PSY 3635: Health Psychology
PSY 3635: Health Psychology is an upper-level, undergraduate course taught in the Psychology Department at Vanderbilt University. Health Psychology is the application of the theories and methods of psychology to understanding, treating and preventing disease and for promoting health, longevity, and well-being for individuals and populations. This course looks at how psychology intersects with the other social sciences, medicine, and public health.
There are several main learning objectives in Health Psychology, which include:
- To examine different models of understanding health & health behavior
- To learn to access the scientific literature on health and behavior, and write about the literature using the concepts covered in class
- To improve students’ ability to write as social scientists, including targeted assignments that help students better understand key course concepts and practice writing critically about research studies related to health and behavior
Problem: Advanced undergraduate students enter this course without a working understanding of how to be effective consumers and translators of social science literature. As the majority of students in Health Psychology intend to pursue careers in the clinical or biomedical sciences, ensuring that students leave this course with a firm understanding of the identified learning objectives is of the utmost importance
Specifics: After one semester of qualitative examination, it was observed that students enrolled in Health Psychology were still exhibiting fundamental errors on the final assignment and assessment completed at the end of the course. Inaccuracies in three domains corresponding to the previously identified learning objectives were repeatedly observed, including:
- Incorrectly identifying the features of different scientific research theories
- Errors in selecting appropriate journal articles to reference
- Issues with technical writing and the inclusion of appropriate APA-style citations
Goal: To address this knowledge-gap and ‘problem’ in the Health Psychology course, it was our goal to design and develop online instructional materials to assist students in becoming effective consumers of social science literature. We identified two specific learning goals:
- Help students identify the differences between two fundamentally distinct approaches used in the philosophy of science (reductionism complex systems), in addition to different research designs (case control vs. prospective cohort vs. clinical trial)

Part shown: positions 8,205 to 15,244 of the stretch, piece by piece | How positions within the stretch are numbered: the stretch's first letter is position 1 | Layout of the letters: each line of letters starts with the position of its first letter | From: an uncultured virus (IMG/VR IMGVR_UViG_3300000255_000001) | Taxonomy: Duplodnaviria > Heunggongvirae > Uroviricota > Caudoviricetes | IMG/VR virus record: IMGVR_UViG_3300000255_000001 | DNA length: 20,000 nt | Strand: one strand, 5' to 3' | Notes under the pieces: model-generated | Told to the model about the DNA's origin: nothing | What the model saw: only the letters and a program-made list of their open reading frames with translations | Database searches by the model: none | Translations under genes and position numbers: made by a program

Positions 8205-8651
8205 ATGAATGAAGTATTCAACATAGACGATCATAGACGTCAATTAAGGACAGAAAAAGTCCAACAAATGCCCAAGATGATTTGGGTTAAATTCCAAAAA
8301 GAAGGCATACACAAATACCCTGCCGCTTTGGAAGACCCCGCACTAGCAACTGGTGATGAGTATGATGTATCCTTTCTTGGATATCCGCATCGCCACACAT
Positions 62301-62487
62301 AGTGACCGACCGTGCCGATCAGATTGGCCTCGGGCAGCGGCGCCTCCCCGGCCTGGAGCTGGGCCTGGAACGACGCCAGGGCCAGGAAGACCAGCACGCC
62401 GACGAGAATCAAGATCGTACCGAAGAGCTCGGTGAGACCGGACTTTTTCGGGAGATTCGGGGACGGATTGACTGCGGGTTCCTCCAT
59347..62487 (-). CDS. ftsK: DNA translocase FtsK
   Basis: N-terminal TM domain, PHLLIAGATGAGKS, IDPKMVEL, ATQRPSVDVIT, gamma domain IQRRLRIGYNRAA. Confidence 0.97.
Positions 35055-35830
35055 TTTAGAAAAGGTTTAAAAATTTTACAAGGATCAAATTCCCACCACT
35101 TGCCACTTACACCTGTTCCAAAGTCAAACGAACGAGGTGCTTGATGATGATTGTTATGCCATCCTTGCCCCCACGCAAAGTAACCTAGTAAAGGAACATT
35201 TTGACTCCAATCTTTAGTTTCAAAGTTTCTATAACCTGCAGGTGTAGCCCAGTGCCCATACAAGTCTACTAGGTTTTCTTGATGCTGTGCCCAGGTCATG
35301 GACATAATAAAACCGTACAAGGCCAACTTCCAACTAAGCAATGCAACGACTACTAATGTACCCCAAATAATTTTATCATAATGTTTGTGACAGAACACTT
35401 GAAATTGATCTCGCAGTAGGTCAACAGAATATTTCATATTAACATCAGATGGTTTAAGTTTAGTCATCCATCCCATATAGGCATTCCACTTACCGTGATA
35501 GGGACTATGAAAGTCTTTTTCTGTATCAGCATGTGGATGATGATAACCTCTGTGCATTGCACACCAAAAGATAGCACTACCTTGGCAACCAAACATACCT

- Help students develop a comprehensive understanding of APA-style citations (both in-text & references), and accurately apply this knowledge
Rationale: We identified a “toolkit” design as the most effective digital learning module to implement in Health Psychology. Previous research has shown that in a college classroom, it is typical for there to be significant variation in student learning style (Truong, 2016). Identifying a student’s “best way of learning” increases the likelihood of successful application and retention of relevant material (Entwistle & Ramsden, 2015). Providing a variety of online learning resources that differ in how they encourage students to engage with challenging course material (designed as a “toolkit”) may be the most effective way to promote learning in a large and diverse college classroom.
To assist students in reaching the two learning goals identified, an online “toolkit” was designed, consisting of four primary digital learning tools operationalized by the use of various web platforms. These include:
- REDCap Research Design Checker
- Prezi Philosophy of Science Differentiator
- PDF Reference Management Flow Chart
To assess students’ progress, three primary competencies were identified to measure each learning goal. These include:
- Applying Knowledge
Pilot Study: To assess the initial efficacy and feasibility of implementing a digital learning module in Health Psychology, a pilot study was initiated. Toolkit Item #1 was implemented and made available to students in Fall, 2018 (additional Toolkit items were withheld). At the end of the semester, students (n = 30) were assessed on the three primary competencies identified above, as well as asked additional questions regarding their use of Toolkit Item #1 and thoughts regarding additional digital learning tools. We conducted a t-test comparing means– both groups were sampled from a normal distribution with equal variance. Means range from 1 (Low Knowledge) to 7 (High Knowledge) and Pilot Study results showed that students struggled significantly more with their knowledge of APA-Style than Theory of Science material. Additional qualitative observations are reported below.
Final Study: To assess the efficacy of implementing an online “toolkit” in Health Psychology, all four digital learning items were made available to students in Spring, 2019. Feedback received from the Pilot Study informed the decision to develop tools to target Learning Goal #2 (addressing APA-Style). At the end of the semester, students (n =27) were assessed on the three primary competencies previously identified– Understanding, Distinguishing, & Applying Knowledge.
We conducted a t-test comparing responses on the Pilot Study to the Final Study and found a significant difference for both Learning Goal #1 (p=.05) and Learning Goal #2 (p<.001). These results show a significant improvement in all 3 competencies when students were provided with additional learning tools.
These results illustrate the benefits of a novel, multi-faceted online ”toolkit” in helping students in Health Psychology obtain necessary competencies and meet learning goals. Additionally, this digital learning module could be used to assist those with learning differences gain a more in-depth and applied understanding of course material.